Even for seasoned artists like of Montreal frontman Kevin Barnes, sometimes it takes a getaway to get inspired. That’s what happened during the composition of the band’s forthcoming release Aureate Gloom, an album whose spirit can be found in New York City’s 1970s punk scene.

“I actually went to New York for a writing retreat, so that was cool just to wander around the village in Chelsea and role-play and imagine what it would have been like in the ’70s,” Barnes tells us before of Montreal’s show in Gainsville, Fla. last week. “But also so much really cool art was happening, mixed with the punk scene that was developing out of The Bowery. And I read a couple of books. I read Richard Hell’s autobiography and Patti Smith’s autobiography, so that kind of helped me get into that state of mind as well.”

The follow-up to 2013’s lousy with sylvianbriar, a beautifully melodic album recalling 1960s folk and counterculture rock, Aureate Gloom returns to of Montreal’s signature electro-pop form. But bands that thrived in and around the Village in the early ’70s come through, too. “New York Dolls, Johnny Thunder and the Heartbreakers, Richard Hell’s projects Television and the Voidoids, The Ramones — just that whole scene,” Barnes says. “New York was almost more of a character than a city.”

Though Aureate Gloom isn’t due out until March 3, the Athens-based band has released two singles off the album, with “Empyrean Abattoir” being one. “That song has a bit of an ’80s, almost kind of Joy Division-y vibe to it,” Barnes says. “And then it goes into a Sex Pistols, Buzzcocks kind of punk vibe at the end of the song.”

Meaning celestial slaughterhouse, “Empyrean Abattoir” was written as a collage, a style Barnes employs often to disguise a song’s deeper meaning, allowing him to create music therapeutically. “My personal life has been in turmoil for the past year or so,” Barnes confesses. “So that definitely had a lot to do with the lyrical content of the record, and the album is very autobiographical. And it’s interesting to me that I just stumbled upon this method that worked really well where I would write about different people in the same song, but I wouldn’t specify who it was at any point. So I could be singing about one person for one line and then the very next line be singing about a different person and then the next line singing from my concept of what their perspective or situation would be. I find that my mind just works that way. Collage art is just easy for me, and I can get into a good work flow that way if I’m not trying to make sense or if I’m not trying to make something that other people can understand.”

The only track off Aureate Gloom that isn’t autobiographical is the disco-friendly, anti-fascist “Bassem Sabry.” After Egyptian journalist and civil rights activist Bassem Sabry mysteriously died last year, Barnes felt compelled to write about it. “It’s something that I think about a lot, you know, the individual fighting against the monster and the courage that it takes for people who live in those countries to stand up against the dominant force, which is very oppressive. They’re risking their own lives and this guy — it can’t be proven, you know, because it’s all so shady — but he supposedly fell off a balcony, but it’s like, no one really falls off a balcony.”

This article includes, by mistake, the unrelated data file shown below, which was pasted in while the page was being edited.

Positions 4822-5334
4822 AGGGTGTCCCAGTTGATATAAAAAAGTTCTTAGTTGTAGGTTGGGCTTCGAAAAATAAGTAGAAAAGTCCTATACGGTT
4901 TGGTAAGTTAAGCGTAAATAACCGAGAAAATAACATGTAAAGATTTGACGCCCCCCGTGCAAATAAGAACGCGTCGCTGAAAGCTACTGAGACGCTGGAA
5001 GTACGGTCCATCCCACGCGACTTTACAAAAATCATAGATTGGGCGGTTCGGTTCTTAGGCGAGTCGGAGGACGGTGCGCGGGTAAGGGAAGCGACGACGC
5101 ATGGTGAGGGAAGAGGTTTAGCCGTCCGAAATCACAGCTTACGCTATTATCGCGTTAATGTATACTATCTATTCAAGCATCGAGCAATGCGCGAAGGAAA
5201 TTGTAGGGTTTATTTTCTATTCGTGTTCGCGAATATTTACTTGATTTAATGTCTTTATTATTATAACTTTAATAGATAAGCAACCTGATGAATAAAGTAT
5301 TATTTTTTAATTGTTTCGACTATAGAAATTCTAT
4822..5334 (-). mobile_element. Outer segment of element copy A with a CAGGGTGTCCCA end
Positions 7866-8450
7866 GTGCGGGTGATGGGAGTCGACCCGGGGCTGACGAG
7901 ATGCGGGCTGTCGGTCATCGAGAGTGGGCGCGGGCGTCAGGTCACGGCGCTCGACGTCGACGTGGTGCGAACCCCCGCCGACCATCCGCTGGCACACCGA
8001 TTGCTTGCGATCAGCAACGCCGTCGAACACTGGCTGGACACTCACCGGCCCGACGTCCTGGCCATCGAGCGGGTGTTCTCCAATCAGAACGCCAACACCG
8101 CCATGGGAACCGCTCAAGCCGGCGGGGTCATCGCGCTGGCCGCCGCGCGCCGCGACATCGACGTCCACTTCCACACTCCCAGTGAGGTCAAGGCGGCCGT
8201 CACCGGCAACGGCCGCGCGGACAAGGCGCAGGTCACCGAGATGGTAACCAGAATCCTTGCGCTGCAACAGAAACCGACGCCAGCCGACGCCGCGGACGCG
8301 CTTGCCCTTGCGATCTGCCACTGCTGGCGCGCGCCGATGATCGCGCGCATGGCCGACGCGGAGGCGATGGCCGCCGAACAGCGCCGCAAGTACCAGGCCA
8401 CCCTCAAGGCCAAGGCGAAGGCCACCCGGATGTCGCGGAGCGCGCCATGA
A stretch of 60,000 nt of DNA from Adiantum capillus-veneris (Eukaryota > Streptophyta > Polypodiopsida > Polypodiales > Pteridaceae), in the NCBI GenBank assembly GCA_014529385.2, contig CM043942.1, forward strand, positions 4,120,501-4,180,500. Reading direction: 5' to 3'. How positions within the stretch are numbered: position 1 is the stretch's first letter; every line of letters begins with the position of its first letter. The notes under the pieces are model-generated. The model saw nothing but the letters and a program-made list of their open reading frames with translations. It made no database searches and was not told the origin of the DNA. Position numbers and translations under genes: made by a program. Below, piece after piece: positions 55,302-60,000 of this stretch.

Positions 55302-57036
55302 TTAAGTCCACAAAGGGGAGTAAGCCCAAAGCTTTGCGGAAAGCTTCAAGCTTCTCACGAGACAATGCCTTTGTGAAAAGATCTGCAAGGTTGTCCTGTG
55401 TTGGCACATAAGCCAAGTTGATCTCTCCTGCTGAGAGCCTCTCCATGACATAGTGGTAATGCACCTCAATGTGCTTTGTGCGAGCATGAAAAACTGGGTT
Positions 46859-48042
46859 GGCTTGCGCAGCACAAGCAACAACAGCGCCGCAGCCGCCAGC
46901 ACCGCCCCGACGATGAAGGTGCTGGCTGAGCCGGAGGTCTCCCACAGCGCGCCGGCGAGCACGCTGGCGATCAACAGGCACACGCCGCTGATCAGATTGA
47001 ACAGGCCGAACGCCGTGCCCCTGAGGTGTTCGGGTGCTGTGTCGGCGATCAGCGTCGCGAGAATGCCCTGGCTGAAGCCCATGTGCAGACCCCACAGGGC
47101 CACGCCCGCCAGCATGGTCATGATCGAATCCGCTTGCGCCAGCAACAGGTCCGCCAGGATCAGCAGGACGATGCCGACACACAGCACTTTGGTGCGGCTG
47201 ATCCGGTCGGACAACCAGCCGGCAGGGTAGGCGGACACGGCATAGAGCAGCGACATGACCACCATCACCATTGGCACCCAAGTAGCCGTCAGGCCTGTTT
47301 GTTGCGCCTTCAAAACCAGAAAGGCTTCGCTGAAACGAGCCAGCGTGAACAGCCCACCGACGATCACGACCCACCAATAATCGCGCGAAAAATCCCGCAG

As for the recording of Aureate Gloom, the not-at-all-Canadian band decided to go analog. On yet another getaway, the band went to the desert, where they spent two weeks at an analog studio outside of El Paso, Texas. “That’s what I’ve been into a lot lately with the last couple of records, wanting to record the take and just avoid the computer altogether and, you know, just make records like people used to make records,” Barnes says. “All the classic records were made that way so I said, ‘OK, well if that’s the way my favorite records were made, that’s the way I should be making records.'”

Just because Aureate is complete now and ready to rock doesn’t mean of Montreal can simply stop making new music. With 16 records released since 1997’s The Kinks-inspired Cherry Peel, it should come as no surprise to hear the prolific band already has half of yet another album written and recorded. For Barnes, staying busy is what suits him right now. “I think that because of what’s going on in my personal life, I just wanted to throw myself into my art,” he says.

Recorded in Barnes’ home studio in Athens, the as-yet-untitled follow-up to Aureate Gloom probably won’t surface until 2016, or as soon as their label Polyvinyl will let them drop it. Barnes describes the record as more electronic than Aureate and says that the song they’re working on now involves a lot of experimentation — like pairing pedal steel with drum programming — just because they can.

“It’s fun because it almost feels like free time or something,” Barnes says. “We’re not contracted to do anything for a while so to actually be working again is exciting and feels really liberating. It kind of feels like we could do anything.”

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